Originally founded in 1997 in Auckland, NZ as a data warehouse consulting company, WhereScape has evolved to become a solution provider and —especially in the last five years— a key player in the data management market and especially in the data warehousing and big data spaces.

During a great session with the BBBT, WhereScape showed their “latest and greatest” news and innovations, triggering meaningful discussions and interactions with the analysts of the BBBT.

Here, a summary and commentary of that cool session.

WhereScape at a glance

As mentioned before, during an evolution process that expands for more than 20 years, WhereScape became a solution provider of data infrastructure and automation solutions, it currently offers three main solutions:
  • WhereScape 3D. A solution to assist in planning, modeling and designing data infrastructure projects as well as enabling rapid prototyping.
  • WhereScape RED. A solution to enable fast-track development, deployment and operation of data infrastructure projects and reduce delivery times, effort, cost and risk of new projects.
  • WhereScape Data Vault Express. A solution especially designed to enable the automation of the entire life cycle of a modern database modeling method Data Vault 2.0-based project delivery.
Along with its vast experience in the consulting field and later with its software solutions, WhereScape has become a major player that navigates in the frontline of the data warehouse and data infrastructure automation market.

Is in the context of “automation” that the BBBT session with WhereScape was focused on, centering on the software company’s advances within its data infrastructure software.

Today and especially since the last couple of years, it comes as no surprise that automation is becoming increasingly important for almost all major software technology footprints, including the data warehousing and data management markets.

Why? 
Well, because as Neil Barton —WhereScape’s chief technology officer— explains neatly during the briefing: automation in a data infrastructure can provide great value to an organization which can be translated into many aspects of its operation, from cost, development time and risk reduction, to enabling IT to keep the pace with business needs.
This is especially true when data warehousing has traditionally been done in a complicated and cumbersome way (Figure 1).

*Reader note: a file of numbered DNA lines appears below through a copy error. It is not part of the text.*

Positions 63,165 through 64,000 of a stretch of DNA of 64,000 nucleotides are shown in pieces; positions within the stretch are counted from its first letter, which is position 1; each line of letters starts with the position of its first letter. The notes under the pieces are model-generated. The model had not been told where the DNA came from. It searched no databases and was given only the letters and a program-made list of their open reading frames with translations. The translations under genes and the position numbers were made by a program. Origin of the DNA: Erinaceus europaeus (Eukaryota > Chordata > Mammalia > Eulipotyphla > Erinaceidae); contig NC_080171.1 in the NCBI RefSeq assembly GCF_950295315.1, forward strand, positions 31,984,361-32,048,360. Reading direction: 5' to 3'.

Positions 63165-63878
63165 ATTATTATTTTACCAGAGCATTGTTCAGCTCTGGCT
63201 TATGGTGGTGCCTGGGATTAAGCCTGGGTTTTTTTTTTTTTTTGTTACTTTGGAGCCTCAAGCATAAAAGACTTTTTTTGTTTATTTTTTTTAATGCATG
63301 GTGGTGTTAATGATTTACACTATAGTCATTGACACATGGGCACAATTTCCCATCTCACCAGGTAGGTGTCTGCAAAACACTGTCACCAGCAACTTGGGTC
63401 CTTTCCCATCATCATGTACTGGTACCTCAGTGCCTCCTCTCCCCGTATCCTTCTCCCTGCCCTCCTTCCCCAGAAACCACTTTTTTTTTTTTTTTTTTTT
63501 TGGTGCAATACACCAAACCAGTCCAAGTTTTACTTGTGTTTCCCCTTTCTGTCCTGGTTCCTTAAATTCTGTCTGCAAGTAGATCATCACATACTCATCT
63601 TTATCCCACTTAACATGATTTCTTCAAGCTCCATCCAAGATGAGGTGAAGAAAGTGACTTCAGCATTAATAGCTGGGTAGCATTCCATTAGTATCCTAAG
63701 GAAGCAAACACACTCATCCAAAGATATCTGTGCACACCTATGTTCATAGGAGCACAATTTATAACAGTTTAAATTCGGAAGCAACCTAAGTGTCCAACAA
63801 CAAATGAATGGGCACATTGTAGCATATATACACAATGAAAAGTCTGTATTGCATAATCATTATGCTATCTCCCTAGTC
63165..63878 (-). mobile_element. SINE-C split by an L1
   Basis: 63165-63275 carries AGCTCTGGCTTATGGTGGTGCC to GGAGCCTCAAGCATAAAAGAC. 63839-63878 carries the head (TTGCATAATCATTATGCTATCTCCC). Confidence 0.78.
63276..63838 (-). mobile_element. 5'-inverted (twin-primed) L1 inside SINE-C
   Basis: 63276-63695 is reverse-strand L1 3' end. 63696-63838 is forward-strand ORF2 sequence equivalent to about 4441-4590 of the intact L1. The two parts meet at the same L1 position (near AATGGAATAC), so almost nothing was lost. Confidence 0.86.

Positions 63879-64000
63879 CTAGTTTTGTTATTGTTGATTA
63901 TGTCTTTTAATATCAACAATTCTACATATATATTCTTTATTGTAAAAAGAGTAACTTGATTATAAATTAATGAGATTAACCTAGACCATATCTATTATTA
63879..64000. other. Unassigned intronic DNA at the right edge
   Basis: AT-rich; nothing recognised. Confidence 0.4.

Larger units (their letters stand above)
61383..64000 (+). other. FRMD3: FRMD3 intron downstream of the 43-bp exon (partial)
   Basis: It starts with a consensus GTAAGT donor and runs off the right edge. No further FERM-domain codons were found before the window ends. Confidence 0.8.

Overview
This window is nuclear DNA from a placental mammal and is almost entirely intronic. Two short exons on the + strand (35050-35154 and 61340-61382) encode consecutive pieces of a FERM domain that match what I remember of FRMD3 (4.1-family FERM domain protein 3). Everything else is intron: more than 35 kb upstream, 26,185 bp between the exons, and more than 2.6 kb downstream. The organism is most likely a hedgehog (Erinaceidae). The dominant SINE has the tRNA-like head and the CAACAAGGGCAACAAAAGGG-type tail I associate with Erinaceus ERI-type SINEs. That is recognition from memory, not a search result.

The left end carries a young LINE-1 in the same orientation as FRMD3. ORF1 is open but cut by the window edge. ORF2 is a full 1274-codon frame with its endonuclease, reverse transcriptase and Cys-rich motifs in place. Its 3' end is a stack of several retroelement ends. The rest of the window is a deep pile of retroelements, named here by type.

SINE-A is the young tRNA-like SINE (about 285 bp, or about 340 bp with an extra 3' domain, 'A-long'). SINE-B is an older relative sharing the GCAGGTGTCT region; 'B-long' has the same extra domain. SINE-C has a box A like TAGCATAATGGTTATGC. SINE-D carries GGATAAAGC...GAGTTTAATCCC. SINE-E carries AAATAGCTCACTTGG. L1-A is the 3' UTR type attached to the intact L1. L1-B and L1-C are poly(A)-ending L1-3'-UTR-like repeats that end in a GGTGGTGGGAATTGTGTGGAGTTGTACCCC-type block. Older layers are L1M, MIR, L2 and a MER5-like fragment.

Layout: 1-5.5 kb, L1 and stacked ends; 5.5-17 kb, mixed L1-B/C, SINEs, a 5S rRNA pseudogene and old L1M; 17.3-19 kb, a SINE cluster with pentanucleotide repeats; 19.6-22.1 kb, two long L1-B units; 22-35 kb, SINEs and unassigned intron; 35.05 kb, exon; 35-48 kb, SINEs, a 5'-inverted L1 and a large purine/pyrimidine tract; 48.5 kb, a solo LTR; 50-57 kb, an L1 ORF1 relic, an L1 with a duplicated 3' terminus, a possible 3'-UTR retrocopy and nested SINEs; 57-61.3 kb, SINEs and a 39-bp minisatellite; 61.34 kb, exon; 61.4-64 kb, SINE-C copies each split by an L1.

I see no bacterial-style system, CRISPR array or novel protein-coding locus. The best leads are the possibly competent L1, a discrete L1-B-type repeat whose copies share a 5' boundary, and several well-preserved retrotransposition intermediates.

Figure 1.  The traditional data warehousing development/maintenance cycle (Image courtesy of WhereScape)

Consequently, WhereScape aims to provide automation and simplification of most, if not all, the process data warehousing process by incorporating not just plain automation of tasks but encapsulation of methodologies, the best practices and industry standards within to enhance simplification, provide time reduction and yet, ensuring compliance with internal and external data management regulations.

One of what I think is a unique aspect of WhereScape is the company’s “holistic” view to automation in which all the data cycle is considered via a metadata driven approach, making it possible for WhereScape to easily provide documentation and lineage and have a full cycle management approach within a single solution (Figure 2), and more so, to bring integration to WhereScape’s own set of solution.

Figure 2. Simplification and automation with WhereScape (Image courtesy of WhereScape)

Interestingly, while not trying to “reinvent the wheel”, and remaining loyal to a well proven life cycle (Figure 3.) WhereScape developed and made this life cycle an intelligent and automated one by aiming to improve all its faces from the discovery to the rest of its stages to reduce time, effort and augment efficiency.

By being metadata-driven and having an integrated structure within all its components, WhereScape  incorporates automation to the entire life cycle process and enable smoother documentation.

This is especially true under the design and operation processes —normally a complex and tedious stages— in which WhereScape introduces, for the first one, an automated model generation engine which allows speeding the common iterative design cycle as well as the ability to manage efficiency by enabling solid dependency management and integrated scheduling and logging to ensure efficient auditing and operation analysis.

Figure 3. WhereScape’s automation life cycle (Image courtesy of WhereScape)

Additionally, to showing efficient automation control and management, WhereScape also shows flexibility by offering support for a set of projects, including:
  • Data Warehouses
  • Data Marts
  • Data Vaults
  • Cloud deployments and
  • Big data support
Making WhereScape to count as an important emerging player in the data management automation market.

WhereScape at the BBBT

After a summary of what WhereScape is all about, allow me to highlight some of the most relevant aspects of what was a great presentation conducted by Neil Barton, WhereScape’s Chief Technology Officer (CTO).